What exactly is Trade?
Trade is the exchange of items between two or more parties backed up by purchasing power. In a layman’s language, buying and selling of products and services are known as Trade.
What are Capital Markets?
Capital market is the kind of financial market where securities such as long-term debt, equities, etc. are traded frequently. This is a volatile market as the value of these securities and the interests and dividend rates involved with them keep fluctuating.
The capital market is further broken down into two categories: Primary Market & Secondary Market. The primary market is the capital market where new securities are bought and sold and the Secondary market is the one where the already issued securities are exchanged by various investors and companies.
Trade Execution and the Capital Market
Whenever there is an exchange, trade comes into the picture, even in case of financial instruments. Financial instruments are heavily traded all around the globe every second. And with such exchange of securities, the trade aspect has to be clearly defined and should not be eclipsed by the volume of transactions. The capital market runs on the game of exchange. Such exchanges are facilitated by smooth trade execution, Asset Management Allocation, and a well-versed post-graduate diploma in Banking and Finance.
The trade life cycle has to be optimized and every step has to deliver some value to make the process smooth and glitch-free. Mentioned below are the stages of the Trade Life cycle and how their execution leads to improvement in the capital market business.
- Order Initiation
The order is initiated when the stocks of various companies are made to float in the market. Such a process can be called as “Security Existence Awareness”. Then an individual buyer or a company shows its intention to buy particular security with the help of their registered stock brokers. The brokers perform the buying and selling function for their respective clients in exchange for a small fee. After the order is placed, the brokers process the transaction, delivers the security or collect the money and transfer the benefit to his client.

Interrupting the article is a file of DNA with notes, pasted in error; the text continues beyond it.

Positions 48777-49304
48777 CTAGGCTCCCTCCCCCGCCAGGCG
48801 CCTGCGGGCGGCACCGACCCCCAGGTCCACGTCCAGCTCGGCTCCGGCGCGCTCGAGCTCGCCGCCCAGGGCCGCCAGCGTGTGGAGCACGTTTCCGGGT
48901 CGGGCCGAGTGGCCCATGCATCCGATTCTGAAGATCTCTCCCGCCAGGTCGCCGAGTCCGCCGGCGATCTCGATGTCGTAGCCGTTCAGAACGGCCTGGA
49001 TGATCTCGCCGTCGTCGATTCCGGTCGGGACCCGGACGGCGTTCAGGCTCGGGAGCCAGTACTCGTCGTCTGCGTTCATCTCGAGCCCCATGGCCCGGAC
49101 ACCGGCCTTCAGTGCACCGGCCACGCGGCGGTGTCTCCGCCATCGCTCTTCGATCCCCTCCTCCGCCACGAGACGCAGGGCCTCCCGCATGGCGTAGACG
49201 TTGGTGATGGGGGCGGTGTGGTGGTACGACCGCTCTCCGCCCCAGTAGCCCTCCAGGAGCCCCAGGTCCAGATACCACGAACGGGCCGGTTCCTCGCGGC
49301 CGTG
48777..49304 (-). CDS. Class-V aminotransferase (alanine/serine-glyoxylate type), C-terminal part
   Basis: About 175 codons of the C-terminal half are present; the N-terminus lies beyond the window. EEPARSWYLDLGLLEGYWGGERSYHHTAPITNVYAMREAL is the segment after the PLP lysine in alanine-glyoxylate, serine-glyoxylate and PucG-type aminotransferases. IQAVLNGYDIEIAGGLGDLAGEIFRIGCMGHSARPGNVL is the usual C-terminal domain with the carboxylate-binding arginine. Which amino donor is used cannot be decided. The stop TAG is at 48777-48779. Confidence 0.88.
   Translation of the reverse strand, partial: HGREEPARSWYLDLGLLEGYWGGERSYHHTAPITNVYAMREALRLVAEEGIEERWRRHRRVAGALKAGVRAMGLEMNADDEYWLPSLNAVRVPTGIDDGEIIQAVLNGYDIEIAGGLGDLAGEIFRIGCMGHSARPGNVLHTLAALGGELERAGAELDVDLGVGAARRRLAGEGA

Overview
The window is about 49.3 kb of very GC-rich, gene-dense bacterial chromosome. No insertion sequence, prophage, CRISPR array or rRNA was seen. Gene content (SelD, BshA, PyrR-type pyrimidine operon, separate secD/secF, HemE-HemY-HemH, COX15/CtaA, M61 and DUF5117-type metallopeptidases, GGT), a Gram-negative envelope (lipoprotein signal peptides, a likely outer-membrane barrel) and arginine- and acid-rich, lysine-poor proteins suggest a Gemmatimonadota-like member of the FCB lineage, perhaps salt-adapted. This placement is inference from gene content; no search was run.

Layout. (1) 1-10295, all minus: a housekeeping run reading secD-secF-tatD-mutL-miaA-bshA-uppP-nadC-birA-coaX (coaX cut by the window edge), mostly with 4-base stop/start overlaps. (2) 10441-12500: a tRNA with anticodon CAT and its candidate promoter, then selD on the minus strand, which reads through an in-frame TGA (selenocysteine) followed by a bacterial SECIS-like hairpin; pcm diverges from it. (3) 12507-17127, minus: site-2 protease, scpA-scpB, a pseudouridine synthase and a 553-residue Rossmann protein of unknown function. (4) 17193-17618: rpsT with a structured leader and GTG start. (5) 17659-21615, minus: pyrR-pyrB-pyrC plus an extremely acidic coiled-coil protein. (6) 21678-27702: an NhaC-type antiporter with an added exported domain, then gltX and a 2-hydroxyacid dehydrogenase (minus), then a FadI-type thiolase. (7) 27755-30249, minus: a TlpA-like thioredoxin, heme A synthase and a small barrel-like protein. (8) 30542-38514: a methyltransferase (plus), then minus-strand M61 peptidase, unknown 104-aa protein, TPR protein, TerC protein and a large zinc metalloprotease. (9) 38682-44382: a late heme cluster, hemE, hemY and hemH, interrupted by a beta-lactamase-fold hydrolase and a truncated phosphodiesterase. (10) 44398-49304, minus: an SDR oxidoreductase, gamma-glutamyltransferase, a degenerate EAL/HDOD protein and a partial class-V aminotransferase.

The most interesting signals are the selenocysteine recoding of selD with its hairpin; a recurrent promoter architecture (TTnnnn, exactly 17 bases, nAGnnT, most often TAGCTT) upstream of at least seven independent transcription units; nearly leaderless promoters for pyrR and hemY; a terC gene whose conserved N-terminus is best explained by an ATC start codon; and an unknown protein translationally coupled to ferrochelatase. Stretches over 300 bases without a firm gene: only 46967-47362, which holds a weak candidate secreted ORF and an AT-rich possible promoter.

- Order Processing and Managing Potential Risks
A capital market is a place with fluctuating value. And with fluctuation, risks dawn in. To process the order, the broker must have a clear picture of the funds residing in his client’s account and also of the securities the client is interested in. If both the scenarios fall in line, the broker generates the receipt and processes the orders. If any default on the part of the client, the broker will have to keep a window up for such loopholes and manage the associated risks carefully. Also, the broker has to recover the additional charges from their clients efficiently.
- Order Matching and Trade conversion
On the verification of what is required by the client, the particular securities are sent to exchange for verification of various details and allotment of the respective securities. The brokers charge a brokerage for executing the security trade function effectively and efficiently. The receipt of the order confirmation is then sent to the client and the details of the client are recorded by the broker for the allotment of a unique customer ID.
- Trade Confirmation
An agency that is commonly known as the custodian then intervenes in the settlement of any security deal. The custodian receives the details of the order from the exchange. This includes details like the type, price of the security, etc. This is done to make the custodian aware of an upcoming securities exchange. It is the job of a custodian to validate the details of the transaction and then show a green flag to the broker. This complicated process can be made much easier by proper capital market training.
- Trade Settlement and Clearance
The trade is then settled after 2 days of a valid transaction. This is commonly known as a T+2 settlement. The clearance provider then informs the restrictions of the particular transactions which is followed by the settlement of balances. The securities are then allocated to the client in his DMAT account and the share value is credited to the companies raising capital. After completion of such a transaction, it is recorded by the Exchange offices.
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